interview // 2010.06.14 08:13:33 [hh]
Screen2.0 sprach mit Alien Skins Entwickler Tom Welsh über seinen Analog-Film-Looks-Simulator "Exposure 3", der in Kürze erscheinen wird. Die Software erlaubt die Adaption digitaler Bilder in verschiedenen Analog-Film- und Dia-Looks, inklusive Körnung und Farbcharakteristik (wir berichteten bereits ausführlich).
Screen2.0: How exactly did you adapt the classic analog film looks to the digital world?
Tom Welsh: To imitate film stocks that were available during creation of Exposure, we did test shoots with the film and with a professional digital camera. We test-shot a special chart, and scenes with flesh tones and colorful natural objects under controlled lighting. We then measured differences between the film and digital images using custom software we created.
Screen2.0: How does the science of grains and curves work?
Welsh: Exposure 3 creates grain that clumps just like the grain found in film, whereas a standard digital grain will be evenly distributed. Curves are a graphical mechanism for displaying and adjusting color measurements of an image. The points on a color curve correspond to the pure colors in a color space.
Screen2.0: Each camera has different characteristics. Is there such a concept as an "input profile"?
Welsh: We do not try to modify the setting based on the type of input camera. Generally we have not found this to be an issue.
Screen2.0: Do you also think about supporting the simulation of purely digital looks like "DxO Optics Pro" does?
Welsh: There are 2 main components to a digital photography workflow, Exposure 3 is more about the digital darkroom than it is the digital developer.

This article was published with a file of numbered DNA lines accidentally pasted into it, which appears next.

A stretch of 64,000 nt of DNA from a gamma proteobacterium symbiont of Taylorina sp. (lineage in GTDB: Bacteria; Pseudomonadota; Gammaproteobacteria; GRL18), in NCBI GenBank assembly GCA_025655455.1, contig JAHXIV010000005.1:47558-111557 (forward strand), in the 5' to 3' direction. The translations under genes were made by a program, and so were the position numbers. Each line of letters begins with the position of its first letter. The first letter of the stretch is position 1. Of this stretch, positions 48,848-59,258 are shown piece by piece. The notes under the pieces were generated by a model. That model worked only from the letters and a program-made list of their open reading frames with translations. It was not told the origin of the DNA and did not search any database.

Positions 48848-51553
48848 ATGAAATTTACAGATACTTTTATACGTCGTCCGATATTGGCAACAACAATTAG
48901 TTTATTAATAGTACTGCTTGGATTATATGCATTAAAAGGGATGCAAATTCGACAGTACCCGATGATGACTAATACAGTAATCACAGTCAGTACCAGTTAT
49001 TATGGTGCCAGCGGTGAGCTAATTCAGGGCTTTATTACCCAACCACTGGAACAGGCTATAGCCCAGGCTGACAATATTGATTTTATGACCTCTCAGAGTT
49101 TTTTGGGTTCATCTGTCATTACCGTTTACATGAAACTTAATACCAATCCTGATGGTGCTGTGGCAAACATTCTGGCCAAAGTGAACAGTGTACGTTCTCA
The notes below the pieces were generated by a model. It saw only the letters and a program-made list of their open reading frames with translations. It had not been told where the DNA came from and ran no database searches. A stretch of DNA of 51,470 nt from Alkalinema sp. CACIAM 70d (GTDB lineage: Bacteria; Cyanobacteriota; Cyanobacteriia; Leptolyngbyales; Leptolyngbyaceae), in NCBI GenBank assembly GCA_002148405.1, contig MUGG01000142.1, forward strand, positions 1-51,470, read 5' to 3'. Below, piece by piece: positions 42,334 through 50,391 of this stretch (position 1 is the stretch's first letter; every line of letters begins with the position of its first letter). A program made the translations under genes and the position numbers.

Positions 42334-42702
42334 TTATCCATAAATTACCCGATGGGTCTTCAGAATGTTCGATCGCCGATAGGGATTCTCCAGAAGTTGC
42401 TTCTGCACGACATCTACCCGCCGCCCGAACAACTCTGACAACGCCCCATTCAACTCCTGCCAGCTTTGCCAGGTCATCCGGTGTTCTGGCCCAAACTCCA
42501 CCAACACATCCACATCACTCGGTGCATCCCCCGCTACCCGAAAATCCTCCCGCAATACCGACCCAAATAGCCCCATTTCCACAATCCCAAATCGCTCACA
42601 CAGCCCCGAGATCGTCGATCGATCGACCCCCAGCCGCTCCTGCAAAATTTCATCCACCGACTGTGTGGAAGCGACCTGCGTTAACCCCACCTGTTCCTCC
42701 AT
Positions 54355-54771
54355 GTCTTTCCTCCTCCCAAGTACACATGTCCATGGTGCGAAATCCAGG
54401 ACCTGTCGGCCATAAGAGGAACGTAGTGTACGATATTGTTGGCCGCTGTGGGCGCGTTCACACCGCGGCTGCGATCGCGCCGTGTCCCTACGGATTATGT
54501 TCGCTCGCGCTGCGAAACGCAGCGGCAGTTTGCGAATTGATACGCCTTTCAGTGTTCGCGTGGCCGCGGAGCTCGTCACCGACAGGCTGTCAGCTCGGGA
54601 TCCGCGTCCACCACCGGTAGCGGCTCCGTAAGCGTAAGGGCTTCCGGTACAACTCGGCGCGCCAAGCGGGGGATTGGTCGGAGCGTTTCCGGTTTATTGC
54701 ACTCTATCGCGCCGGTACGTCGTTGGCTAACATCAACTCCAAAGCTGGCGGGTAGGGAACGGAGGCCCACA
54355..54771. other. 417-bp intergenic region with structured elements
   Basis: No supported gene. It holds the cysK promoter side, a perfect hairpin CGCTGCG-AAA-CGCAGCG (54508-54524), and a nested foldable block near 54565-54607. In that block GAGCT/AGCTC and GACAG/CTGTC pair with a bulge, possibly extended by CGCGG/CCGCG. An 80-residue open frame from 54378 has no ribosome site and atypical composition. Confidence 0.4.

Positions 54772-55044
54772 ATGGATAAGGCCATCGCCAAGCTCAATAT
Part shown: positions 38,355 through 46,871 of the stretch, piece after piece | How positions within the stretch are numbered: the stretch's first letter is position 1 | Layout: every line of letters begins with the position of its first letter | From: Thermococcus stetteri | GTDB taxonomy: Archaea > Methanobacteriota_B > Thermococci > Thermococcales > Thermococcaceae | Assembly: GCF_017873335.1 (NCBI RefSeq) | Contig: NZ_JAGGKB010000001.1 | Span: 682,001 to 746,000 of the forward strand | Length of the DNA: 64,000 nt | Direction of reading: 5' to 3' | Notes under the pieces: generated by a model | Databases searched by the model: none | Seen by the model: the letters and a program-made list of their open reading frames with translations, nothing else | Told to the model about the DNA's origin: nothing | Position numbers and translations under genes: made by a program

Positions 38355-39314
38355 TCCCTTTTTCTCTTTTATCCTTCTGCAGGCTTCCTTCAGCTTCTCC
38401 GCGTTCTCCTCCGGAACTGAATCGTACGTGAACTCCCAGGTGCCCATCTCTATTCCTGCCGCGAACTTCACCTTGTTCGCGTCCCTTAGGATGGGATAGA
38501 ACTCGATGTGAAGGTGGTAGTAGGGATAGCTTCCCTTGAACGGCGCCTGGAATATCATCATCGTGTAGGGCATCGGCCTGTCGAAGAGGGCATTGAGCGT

Screen2.0: How does "Exposure 3" compare to tools like "DxO Film Looks", "Magic Bullet Looks" or "Nik Color Efex"?
Welsh: We have done a lot of research studying the details of different film types. As a result, we think our results are typically the most true to the original characteristics of the film type. Many photographers who have shot film most of their lives have complemented us on this.
Screen2.0: What was the speed increase of 64 the bit support in comparison to 32 bit?
Welsh: There is a definite speed advantage to using a 64-bit version of the product, but the amount will depend on image size and other factors. Using Exposure 2 in CS4 (32-bit) compared to Exposure 3 in CS5 (64-bit) on Windows shows a 30% boost in speed. The difference between Exposure 3 on CS5 (32-bit) and CS5 (64-bit) a 10% speed boost (mainly due to 64-bit architecture). And Exposure 2 in CS4 compared to Exposure 3 in CS5 on a MAC renders in less than half the time.
Screen2.0: Will you also support "Aperture" with your tools?
Welsh: We don’t have plans to support it, however Exposure 3 does work with the following host applications: